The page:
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AP Bio- Cells 4: Transport

4 of 5 of my cell biology unit. Image Credits: Biology (Campbell) 9th edition, copyright Pearson 2011, & The Internet. Provided under the terms of a Creative Commons Attribution-NonCommercial-ShareAlike 3.0 Unported License. By David Knuffke.
by

Deserae Good

on 6 October 2015

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Transcript of AP Bio- Cells 4: Transport

Passive Transport
Movement of material from [High] to [Low]
No energy required
Chemistry must be Considered
A Free Ride
Diffusion:
The passive transport of molecules across a semi-permeable membrane
Osmosis:
The Diffusion of water (opposite direction to solute)
Movement of material from [Low] to [High]
Energy is required
Transport
Things
Spread
Out
Active Transport
All other things being equal:
To Cancel
Tonicity is Important
Must Use A Protein! (Why?)
Bulk Transport
Endocytosis
Exocytosis
Big Questions
How does the cell control what is transported at the cell membrane?

Why is transport of materials between the cell and its environment necessary for life?

How does the environment influence living systems?

How do cells exist within the confines of the Laws of Thermodynamics?
Diffusion is inescapable (as long as you can fit through the membrane).
Diffusion is an emergent & inescapable property of large concentrations of constantly moving molecules
What can diffuse through the bi-layer?
What does all the other stuff do?
Transport Proteins!
aquaporins and ion channels
Channels and Carrier proteins control the diffusion of charged and polar molecules
How can you "control" diffusion?
Water
What's Happening Here?
What's Happening Here?
The Sodium Potassium Pump:
Can't Have A Nervous System Without Them!
ATP Fills The Energy Reqirement
Phosporylation Triggers a Conformational Change!
Tonicity is a relative measure of solution concentration
The tonicity of a cell's environment has serious consequences for the cell
Tonicity as it effects plant and animal cells.
Explain all situations shown!
Circles indicate homeostatic condition
Which way does sucrose go?
What if it can't?
The contractice vacuole of a paramecium is an adaptation for living in an environment that is hypotonic compared to the cell
Different osmoregulatory adaptations in salt-water and fresh-water fish
vs.
Moving Big Stuff
Intake of large molecules.
more specialized.
"Cell eating"
"Cell drinking"
"Cell being picky"
Release of large cellular products into outflow
Remember Me?
Any Questions?
A "Phagocyte"
Make Sure You Can
Explain how the consequences of the second law of thermodynamics allow diffusion to occur in the universe without an input of energy.

Compare passive and active transport.

Compare facilitated and simple diffusion.

Compare diffusion of a solute with osmosis of water.

Determine the tonicity relationships when given the concentrations of solutes of multiple solutions.

Predict the movement of specific molecules when given information about their relative concentrations and the characteristics of a given semi-permeable membrane.

Explain why animals and plants have evolved adaptations to survive in solutions of different toncities.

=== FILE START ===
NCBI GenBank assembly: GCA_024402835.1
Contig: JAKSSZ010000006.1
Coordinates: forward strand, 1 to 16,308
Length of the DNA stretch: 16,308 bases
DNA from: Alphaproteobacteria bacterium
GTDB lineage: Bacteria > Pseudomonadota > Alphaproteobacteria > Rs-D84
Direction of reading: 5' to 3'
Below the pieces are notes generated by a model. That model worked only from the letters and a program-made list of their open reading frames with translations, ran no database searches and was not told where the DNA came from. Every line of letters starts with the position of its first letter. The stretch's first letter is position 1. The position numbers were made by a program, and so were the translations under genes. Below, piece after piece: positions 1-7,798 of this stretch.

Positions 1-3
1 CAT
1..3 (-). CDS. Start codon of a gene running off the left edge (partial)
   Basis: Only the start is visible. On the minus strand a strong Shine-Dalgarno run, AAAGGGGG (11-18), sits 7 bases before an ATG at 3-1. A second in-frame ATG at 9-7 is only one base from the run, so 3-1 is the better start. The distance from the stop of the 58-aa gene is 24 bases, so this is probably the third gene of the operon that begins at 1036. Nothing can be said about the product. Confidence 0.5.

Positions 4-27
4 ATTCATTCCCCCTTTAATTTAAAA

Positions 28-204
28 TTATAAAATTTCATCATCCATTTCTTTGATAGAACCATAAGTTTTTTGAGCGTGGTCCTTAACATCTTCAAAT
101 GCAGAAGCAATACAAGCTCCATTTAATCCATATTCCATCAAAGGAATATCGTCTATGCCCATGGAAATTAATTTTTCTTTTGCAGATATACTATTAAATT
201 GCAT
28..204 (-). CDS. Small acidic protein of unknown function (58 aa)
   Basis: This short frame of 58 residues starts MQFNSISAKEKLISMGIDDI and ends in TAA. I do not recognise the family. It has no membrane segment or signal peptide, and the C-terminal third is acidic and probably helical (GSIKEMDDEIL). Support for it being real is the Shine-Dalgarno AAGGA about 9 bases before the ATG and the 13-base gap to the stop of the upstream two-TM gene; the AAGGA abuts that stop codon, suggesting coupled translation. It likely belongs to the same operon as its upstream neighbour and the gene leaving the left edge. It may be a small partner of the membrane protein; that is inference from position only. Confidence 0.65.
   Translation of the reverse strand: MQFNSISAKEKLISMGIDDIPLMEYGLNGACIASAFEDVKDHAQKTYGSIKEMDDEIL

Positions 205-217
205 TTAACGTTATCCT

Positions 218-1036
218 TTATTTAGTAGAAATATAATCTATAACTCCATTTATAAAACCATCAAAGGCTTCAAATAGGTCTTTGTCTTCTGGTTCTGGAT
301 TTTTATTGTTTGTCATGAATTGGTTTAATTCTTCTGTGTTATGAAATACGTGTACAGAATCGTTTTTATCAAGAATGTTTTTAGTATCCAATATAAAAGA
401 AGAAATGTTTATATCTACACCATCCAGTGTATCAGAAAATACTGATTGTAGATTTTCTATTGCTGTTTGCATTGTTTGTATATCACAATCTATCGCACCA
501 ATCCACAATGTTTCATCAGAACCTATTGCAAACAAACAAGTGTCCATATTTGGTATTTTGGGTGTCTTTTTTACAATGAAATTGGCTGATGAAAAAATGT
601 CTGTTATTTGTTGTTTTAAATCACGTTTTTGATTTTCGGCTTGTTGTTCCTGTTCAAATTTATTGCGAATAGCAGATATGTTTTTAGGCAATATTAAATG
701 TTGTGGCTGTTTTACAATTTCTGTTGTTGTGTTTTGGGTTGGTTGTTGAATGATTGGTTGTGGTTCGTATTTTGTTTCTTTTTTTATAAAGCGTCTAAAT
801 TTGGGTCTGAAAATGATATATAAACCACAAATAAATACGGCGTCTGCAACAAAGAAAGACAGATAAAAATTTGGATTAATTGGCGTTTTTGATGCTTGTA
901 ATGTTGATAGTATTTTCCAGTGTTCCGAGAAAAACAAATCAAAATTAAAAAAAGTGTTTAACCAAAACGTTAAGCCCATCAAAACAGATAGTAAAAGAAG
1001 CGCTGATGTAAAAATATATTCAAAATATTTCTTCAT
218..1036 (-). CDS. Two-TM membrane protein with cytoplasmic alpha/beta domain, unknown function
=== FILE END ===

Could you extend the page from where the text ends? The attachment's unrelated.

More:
Predict the effect of altering tonicity on a plant or animal cell.

Compare exocytosis and endocytosis.

Explain the purposes and processes of the different modes of endocytosis employed by the cell.
Primary Active Transport:
Secondary Active Transport:
Direct hydrolysis of ATP
Ion concentration, not ATP directly, is the driving force
Ex: Na+/K+ pump, an integral protein, pumps out 3 Na+ and brings in 2 K+
Ex: Na/K, Na establishes a gradient outside of the cell, movement of Na back into the cell allows glucose to come in
This is absorb into the bloodstream from the digestive tract
Phagosomes
Occurs in endothelial layer of cells to take up dissolved substances from blood
Uses integral proteins as receptors to bind to ligands
Coated Pit
Coated Vesicle
Ex: Cholesterol is taken up by liver cells and packaged as LDL and moved to the bloodstream.
Familial hypercholesterolemia
Lack of receptors LDL builds up in arteries
Cells then take up the LDL and utilize it
Examples:
1. Enzyme release from the pancreas
2. Neurotransmitters
3. Plant cell wall build up
Signal Transduction Pathway
May be physical signals; light, heat
May be chemical signals; hormones, ligands
Mode of Delivery
Autocrine- affect the cells that release the chemical
Ex: Tumor cells will release division signals that bind directly to them
Paracrine- affect nearby cells
Ex: Neurotransmitter
Hormones- circulate via the bloodstream
Ex: Adrenaline
Step 1: Reception
Step 2: Transduction/Integration
Step 3: Response/Expression
Allosteric Regulation
3D shape alteration due to binding of signal/ligand somewhere other than active site
Ion gated channels
Is Reversible!
Two Types of Receptors
Cytoplasmic- non-polar molecules diffuse into cell and bind

Membrane- polar molecules can't cross the membrane
Ex: Estrogen
Ex: Insulin
3 types of plasma membrane receptors:


1. Ion channels- Na+/K+/Ca2+/Cl-
2. Protein kinases
3. G protein linked
Ion gated channel
Allosteric regulation
Ex: Na+ channels in skeletal muscle are opened by a neurotransmitter, acetylcholine, to result in muscle contraction
Protein Kinases
Allosteric regulation
Ex: Insulin binds to protein kinases activating them and phosphorylating a target protein
G Protein-linked
G-proteins bind to receptors on the cytoplasmic side after outside signal arrives
Ex: Liver cells responding to epinephrine to breakdown stored glycogen into sugars
Signal Cascade
Discovery of secondary messengers
Ex: cAMP; amplifies the signal in the cytoplasm by non-covalently binding to enzymes and activating them
Full transcript